college loans

Cathy N. Davidson is a lifelong educational innovator - and instigator. After twenty-five years as a professor and an administrator leading innovation at Duke University, Davidson moved to CUNY in August 2014 to direct the Futures Initiative at the Graduate Center. Appointed by President Obama to the National Council on the Humanities (2011-2017), she also sits on the Board of Directors of Mozilla. 

In her new book, The New Education, Davidson argues that the current approach to education is wholly unsuited to the era of the gig economy. Our system of higher education dates to the period from 1865 to 1925, when the nation's new universities created grades and departments, majors and minors, in an attempt to prepare young people for a world transformed by the telegraph and the Model T. From the Ivy League to community colleges, she introduces us to innovators who are remaking college for our own time by emphasizing student-centered learning that values creativity in the face of change above all. 

On October 15th NPR's Morning Edition Host David Greene and NPR reporter Yuki Noguchi will be in Albany with Michelle Singletary, a nationally syndicated personal finance columnist for the Washington Post, and financial planner Louis Barajas for a conversation about personal finance. It is part of NPR's Family Matters Series.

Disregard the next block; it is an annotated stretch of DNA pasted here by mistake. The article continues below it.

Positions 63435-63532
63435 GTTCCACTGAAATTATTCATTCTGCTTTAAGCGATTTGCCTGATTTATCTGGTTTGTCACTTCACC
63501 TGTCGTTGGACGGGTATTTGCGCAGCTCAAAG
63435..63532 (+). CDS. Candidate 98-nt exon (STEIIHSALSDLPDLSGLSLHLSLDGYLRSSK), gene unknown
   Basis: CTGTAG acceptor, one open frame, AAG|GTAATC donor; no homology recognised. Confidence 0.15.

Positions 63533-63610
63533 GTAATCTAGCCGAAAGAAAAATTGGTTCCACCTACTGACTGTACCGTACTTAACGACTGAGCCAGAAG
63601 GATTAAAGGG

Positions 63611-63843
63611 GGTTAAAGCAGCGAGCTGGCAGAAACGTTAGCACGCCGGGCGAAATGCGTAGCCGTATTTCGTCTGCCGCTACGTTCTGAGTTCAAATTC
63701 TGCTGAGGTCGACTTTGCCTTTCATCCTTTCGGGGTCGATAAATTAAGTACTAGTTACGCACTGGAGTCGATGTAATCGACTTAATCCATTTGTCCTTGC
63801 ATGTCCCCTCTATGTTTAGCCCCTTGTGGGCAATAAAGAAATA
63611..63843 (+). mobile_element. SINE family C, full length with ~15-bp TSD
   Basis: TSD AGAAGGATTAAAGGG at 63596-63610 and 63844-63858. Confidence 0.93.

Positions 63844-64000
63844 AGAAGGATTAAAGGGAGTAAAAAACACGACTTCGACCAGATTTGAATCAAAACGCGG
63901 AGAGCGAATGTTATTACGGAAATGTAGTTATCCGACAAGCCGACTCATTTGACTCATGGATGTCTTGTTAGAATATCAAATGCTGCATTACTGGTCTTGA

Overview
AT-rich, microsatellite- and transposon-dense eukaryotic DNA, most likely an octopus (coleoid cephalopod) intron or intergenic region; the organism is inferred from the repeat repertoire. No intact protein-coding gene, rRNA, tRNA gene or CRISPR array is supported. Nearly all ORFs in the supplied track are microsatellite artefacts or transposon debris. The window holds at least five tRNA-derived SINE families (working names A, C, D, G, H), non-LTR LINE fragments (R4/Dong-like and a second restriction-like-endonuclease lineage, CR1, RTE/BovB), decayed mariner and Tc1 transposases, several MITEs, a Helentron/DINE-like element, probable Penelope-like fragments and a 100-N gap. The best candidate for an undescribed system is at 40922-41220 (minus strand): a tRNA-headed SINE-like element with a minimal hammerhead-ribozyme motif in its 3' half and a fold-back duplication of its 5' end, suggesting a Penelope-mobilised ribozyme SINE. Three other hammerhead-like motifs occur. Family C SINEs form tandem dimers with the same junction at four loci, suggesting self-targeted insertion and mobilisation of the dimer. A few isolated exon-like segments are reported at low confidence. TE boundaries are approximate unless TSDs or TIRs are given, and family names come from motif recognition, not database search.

They will tackle a number of topics like paying for college, buying a house, and paying for retirement. All of this happens October 15th at the University at Albany Recital Hall.

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"It's absurd to me that you can refinance a mortgage or a business loan, but you can't re-finance a college loan? I don't think the government should be making money off the backs of students." ~ Sen. Kirsten Gillibrand

Total student debt in America has hit the $1 trillion mark, exceeding, for the first time, national credit card debt.  Yet at this very moment, the airways and media outlets are alive with stories and opinion pieces regarding the imminent doubling of the interest rate on new Stafford Subsidized Loans to undergraduates.  While in college at least half-time, students holding such need-based, federally guaranteed loans pay no interest; rather, the government pays the interest which accrues during that time. These loans, currently at a  3.4% interest rate, represent a critical element in the to